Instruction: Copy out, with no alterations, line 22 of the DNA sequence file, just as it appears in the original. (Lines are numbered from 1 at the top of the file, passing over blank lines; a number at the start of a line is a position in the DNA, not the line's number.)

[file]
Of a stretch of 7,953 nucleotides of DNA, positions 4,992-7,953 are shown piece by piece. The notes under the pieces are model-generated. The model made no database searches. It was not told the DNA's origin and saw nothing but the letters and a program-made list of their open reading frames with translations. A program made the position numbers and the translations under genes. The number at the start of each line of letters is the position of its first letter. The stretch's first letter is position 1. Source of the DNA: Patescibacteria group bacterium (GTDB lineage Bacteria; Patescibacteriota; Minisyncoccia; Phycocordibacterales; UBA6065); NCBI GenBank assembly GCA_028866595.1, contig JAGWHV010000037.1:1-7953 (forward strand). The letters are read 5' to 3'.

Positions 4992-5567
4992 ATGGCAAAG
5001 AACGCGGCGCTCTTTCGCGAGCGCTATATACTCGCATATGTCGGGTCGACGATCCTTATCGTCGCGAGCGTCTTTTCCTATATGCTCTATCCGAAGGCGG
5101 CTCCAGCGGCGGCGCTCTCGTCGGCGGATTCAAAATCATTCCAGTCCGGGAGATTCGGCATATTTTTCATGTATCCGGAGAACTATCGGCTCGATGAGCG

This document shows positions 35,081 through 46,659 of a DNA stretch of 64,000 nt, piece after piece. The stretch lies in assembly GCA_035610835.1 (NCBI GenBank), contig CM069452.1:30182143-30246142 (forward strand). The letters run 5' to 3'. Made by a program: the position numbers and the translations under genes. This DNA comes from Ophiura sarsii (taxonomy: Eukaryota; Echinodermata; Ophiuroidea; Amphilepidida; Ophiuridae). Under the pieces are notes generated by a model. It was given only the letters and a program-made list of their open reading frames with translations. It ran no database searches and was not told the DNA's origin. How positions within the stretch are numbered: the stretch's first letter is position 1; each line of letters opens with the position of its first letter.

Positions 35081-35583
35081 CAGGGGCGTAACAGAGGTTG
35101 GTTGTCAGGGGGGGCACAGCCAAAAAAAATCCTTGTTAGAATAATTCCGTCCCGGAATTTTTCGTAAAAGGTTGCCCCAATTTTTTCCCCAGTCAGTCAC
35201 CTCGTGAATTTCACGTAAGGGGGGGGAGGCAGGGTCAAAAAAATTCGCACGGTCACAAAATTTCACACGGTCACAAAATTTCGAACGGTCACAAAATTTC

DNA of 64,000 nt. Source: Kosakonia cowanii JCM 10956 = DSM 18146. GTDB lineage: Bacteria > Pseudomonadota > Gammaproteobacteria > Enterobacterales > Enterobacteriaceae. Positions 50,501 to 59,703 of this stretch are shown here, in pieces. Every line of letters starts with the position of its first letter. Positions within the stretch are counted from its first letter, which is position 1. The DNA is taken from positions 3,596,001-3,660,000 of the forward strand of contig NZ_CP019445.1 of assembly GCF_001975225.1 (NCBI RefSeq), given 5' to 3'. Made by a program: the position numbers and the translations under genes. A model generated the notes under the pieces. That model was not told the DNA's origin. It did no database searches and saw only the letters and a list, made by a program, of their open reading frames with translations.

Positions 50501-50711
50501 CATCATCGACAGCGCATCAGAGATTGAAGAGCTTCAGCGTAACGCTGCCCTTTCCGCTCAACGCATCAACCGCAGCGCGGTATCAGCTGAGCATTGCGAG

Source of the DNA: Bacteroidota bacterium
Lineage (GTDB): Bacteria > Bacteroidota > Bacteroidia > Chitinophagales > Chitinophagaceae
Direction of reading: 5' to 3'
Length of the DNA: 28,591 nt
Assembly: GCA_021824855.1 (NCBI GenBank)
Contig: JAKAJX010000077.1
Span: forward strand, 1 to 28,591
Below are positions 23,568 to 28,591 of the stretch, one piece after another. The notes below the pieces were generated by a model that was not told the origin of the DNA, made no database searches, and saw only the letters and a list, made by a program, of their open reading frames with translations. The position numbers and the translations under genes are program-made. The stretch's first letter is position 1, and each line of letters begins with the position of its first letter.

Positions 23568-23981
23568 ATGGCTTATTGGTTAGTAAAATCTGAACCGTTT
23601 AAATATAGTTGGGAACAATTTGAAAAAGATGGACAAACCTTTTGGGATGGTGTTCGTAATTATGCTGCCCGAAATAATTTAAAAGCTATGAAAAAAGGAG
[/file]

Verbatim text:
Positions 23568-23981